Table 3: Univariable and multivariable logistic regression on risk factors for depression

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  Discussion Top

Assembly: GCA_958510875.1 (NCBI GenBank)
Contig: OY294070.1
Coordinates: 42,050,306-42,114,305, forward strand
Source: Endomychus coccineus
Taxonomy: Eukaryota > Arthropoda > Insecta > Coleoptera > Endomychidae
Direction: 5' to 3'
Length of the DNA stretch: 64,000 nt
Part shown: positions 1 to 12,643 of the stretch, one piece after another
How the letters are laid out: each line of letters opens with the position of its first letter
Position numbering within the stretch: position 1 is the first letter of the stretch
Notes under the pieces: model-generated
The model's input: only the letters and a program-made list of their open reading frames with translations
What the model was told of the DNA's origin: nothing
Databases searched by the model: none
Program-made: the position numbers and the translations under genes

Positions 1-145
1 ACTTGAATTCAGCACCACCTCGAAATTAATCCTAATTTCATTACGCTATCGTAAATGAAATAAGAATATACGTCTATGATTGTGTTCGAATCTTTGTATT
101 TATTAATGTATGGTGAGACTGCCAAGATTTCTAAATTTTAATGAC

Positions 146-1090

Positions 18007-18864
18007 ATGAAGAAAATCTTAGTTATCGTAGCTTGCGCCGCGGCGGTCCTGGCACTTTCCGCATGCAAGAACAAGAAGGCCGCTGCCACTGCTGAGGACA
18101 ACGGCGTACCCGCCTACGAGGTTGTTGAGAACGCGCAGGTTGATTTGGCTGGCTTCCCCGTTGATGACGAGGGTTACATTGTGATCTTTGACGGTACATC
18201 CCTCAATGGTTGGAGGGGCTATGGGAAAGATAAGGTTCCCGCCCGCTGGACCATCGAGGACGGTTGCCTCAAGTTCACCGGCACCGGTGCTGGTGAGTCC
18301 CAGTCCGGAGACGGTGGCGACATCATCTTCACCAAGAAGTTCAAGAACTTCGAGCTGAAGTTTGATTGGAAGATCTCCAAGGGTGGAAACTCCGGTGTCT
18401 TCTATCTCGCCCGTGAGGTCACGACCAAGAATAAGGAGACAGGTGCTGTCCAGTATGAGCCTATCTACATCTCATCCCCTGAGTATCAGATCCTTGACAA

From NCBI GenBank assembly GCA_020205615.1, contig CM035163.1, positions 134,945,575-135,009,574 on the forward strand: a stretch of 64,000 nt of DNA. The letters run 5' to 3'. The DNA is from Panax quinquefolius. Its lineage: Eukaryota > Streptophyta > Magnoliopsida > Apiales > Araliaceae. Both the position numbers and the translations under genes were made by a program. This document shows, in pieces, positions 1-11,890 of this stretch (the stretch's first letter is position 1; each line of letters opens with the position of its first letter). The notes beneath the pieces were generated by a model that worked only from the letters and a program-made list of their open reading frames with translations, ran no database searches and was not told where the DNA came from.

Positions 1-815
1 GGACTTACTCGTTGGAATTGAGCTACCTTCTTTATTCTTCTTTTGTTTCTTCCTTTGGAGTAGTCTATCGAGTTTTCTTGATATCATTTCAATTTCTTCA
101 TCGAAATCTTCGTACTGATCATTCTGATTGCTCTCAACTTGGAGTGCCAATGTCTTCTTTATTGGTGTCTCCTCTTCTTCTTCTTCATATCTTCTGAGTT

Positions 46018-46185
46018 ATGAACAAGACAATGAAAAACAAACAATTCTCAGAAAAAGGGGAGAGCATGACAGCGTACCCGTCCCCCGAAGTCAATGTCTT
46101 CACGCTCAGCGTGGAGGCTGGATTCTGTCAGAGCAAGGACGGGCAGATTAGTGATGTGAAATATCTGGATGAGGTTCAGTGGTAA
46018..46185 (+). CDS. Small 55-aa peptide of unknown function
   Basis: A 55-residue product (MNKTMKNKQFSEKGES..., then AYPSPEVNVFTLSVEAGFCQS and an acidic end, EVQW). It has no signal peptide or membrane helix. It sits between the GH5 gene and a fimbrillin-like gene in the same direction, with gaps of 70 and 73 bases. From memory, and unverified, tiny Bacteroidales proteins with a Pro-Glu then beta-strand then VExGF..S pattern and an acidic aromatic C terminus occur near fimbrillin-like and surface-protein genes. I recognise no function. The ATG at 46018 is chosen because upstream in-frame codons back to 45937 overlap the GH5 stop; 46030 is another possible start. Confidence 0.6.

Overall, we found that 765 (32.6%) had some degree of depression; mild: 504 (21.4%), moderate: 163 (6.9%) and severe: 101 (4.3%). This was much higher than the 10% prevalence for common mental disorders reported from general population in India.[16] The high level of depression could be due to a generalized pervading climate of uncertainty among the ophthalmologists, triggered by the limitations in training and job security; fear factor as COVID-19 can cause severe symptoms in a segment of infected individuals; limited knowledge and availability of PPE; lack of adequate care in hospitals; and a shortage of ventilators and intensive care unit beds if someone were to contract the disease. It could also arise out of a fear of carrying infection to the family members at home, including the elderly and sick. There is also stigmatization targeting health care professionals as reported in the mainstream media, Finally, the entire situation has implications on the career in intermediate term, as the patient volume in most of the eye hospitals is expected to decrease significantly, thus impacting their financial sustainability and the quality of training. Among all the states and UT who responded, more than 75% belonged to 10 states and UT.